- Sleep deprivation erodes a person’s sense of humor.
- Losing sleep makes us more likely to become angry.
Sleep Deprivation and Memory
- Sleep deprivation makes us more forgetful.
- Memories are stored while we sleep.
- Working memory declines after an adult is awake for 16 hours.
Sleep Deprivation and Self-Control
- Sleep deprivation causes a loss of self-control that can lead to making poor decisions.
- Losing just 22 minutes of sleep can make us more willing to engage in unethical behavior.
- Logical reasoning abilities decline after 16 hours of wakefulness and can be steadily impaired by chronic partial sleep deprivation.
Sleep Deprivation and Relationships
- Sleep deprivation has a negative effect on relationships at home and at work.
- We focus on the negative aspects of our partner when we are sleep deprived.
- We are more emotional and less logical when we don’t have enough sleep, which makes it harder to resolve conflicts.
Sleep Deprivation and Medical Errors
- Many of the 50,000 to 100,000 deaths from preventable medical errors each year may be the result of insufficient sleep.
- Insufficient sleep increases the risk that someone will be uncivil at work which increases the risk that a medical error will occur.
- Limiting doctor’s work shifts to 16 hours and their work schedule to a maximum of 80 hours per week could reduce medical errors by 36%.
- Mathematical capacity, an important skill when determining what dose of medicine to prescribe, becomes partially impaired after 16 hours of wakefulness and can be continually impaired in someone experiencing partial sleep deprivation on a regular basis.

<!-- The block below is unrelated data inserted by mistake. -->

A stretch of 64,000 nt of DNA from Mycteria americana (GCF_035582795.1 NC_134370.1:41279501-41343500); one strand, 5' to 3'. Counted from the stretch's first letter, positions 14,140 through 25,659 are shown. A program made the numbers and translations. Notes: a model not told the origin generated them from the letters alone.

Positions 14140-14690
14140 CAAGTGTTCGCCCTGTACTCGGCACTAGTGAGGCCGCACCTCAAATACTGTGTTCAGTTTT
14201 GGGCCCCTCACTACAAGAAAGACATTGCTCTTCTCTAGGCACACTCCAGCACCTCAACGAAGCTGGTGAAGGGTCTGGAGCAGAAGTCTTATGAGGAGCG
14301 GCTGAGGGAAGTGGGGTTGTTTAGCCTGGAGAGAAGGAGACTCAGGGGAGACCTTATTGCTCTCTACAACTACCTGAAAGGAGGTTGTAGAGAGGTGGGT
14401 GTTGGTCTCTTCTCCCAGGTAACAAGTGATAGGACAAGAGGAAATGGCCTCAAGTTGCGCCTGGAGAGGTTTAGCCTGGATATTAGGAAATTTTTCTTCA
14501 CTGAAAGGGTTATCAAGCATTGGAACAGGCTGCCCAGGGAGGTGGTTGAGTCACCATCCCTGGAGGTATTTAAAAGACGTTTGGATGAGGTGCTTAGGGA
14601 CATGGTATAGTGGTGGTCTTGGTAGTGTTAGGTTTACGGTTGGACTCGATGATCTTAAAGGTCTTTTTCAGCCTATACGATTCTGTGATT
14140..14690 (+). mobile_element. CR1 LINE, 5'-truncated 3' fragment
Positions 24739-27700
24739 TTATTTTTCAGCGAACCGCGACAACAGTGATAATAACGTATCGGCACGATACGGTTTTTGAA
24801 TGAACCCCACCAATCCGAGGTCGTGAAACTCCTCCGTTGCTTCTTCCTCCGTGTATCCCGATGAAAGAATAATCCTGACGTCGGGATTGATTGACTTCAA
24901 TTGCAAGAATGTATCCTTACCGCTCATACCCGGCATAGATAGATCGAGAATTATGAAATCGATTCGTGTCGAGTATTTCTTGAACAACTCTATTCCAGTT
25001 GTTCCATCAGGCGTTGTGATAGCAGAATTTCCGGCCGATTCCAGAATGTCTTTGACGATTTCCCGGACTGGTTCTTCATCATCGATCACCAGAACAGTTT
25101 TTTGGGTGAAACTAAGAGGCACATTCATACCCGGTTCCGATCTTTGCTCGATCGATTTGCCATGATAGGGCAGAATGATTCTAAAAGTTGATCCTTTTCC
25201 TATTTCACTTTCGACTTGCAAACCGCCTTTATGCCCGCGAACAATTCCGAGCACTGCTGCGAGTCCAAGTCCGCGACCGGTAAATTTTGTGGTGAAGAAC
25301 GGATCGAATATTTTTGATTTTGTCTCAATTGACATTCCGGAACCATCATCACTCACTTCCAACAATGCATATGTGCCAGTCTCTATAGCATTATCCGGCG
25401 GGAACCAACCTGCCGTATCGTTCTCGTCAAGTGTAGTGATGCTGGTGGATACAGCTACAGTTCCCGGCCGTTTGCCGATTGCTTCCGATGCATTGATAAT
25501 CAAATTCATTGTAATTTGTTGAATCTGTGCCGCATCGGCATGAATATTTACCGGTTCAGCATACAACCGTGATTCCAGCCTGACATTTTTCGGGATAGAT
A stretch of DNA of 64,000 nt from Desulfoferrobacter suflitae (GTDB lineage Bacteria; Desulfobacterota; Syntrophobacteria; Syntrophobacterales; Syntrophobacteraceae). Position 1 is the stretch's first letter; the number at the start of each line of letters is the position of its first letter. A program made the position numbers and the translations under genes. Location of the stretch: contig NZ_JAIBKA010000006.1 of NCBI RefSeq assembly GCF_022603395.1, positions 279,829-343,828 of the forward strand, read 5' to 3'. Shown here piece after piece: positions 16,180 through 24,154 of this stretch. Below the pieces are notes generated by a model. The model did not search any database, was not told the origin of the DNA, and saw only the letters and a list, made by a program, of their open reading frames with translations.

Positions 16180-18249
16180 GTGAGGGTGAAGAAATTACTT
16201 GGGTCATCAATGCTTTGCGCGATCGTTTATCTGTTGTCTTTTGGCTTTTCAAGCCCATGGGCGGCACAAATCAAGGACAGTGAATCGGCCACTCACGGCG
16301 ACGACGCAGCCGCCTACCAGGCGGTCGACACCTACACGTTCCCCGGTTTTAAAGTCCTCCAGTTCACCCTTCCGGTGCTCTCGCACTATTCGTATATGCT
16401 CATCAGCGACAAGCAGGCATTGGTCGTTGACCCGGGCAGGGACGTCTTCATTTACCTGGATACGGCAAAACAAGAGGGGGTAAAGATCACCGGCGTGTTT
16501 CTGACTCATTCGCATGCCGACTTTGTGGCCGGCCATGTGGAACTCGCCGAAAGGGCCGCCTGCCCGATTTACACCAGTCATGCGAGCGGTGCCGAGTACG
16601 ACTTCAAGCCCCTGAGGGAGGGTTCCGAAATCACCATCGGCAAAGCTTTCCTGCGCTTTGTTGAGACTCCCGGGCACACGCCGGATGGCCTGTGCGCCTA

Sleep Deprivation and Work
- Partial sleep deprivation affects the ability to concentrate which can affect the quality of work performed and lead to increased accidents.
- Sleep deprived individuals perceive the amount of control they have at work as 3% less than they perceive it when well rested.
- Individuals feel 5% less supported at work when they are sleep deprived compared to reports when they have adequate sleep.
- 9.6 million hours of work is lost to sleep deprivation each year in the United States.
Checking the Quality of Your Sleep
- The best way to determine whether you are getting enough quality sleep is by using actigraphy, a form of sleep monitoring technology that you may already have on your wrist.
- Keeping a sleep journal in which you record when you went to bed, when you woke up, if you woke up during the night, and how you feel when you wake up and throughout the day is a reliable low tech way to judge the quality of your sleep.
- If you are irritable, sleepy during the day, or are noticing memory problems, talk with your doctor about the quality of your sleep. If you kept a sleep journal or monitored your sleep with actigraphy, bring the information to the doctor with you.
Tips to Prevent Sleep Deprivation
- Eating breakfast, waking up at the same time, and going outside every day can help you sleep more.
- Your mattress contributes to how well or how poorly you sleep. A comfortable mattress can increase the quality of your sleep.
- Refrain from drinking alcohol and caffeine.
- Exercise early in the day helps you sleep at night.
- Spend the hour before bed away from bright lights and electronic devices.
- If you sleep during daylight hours, wear a sleep mask.
- If you nap, limit your nap to no more than 40 minutes.
- Stress management skills can help you quiet your mind and get to sleep faster.
Recovering from Sleep Deprivation
- It takes more than one full night of sleep to recover from a week of sleeping only five hours a night.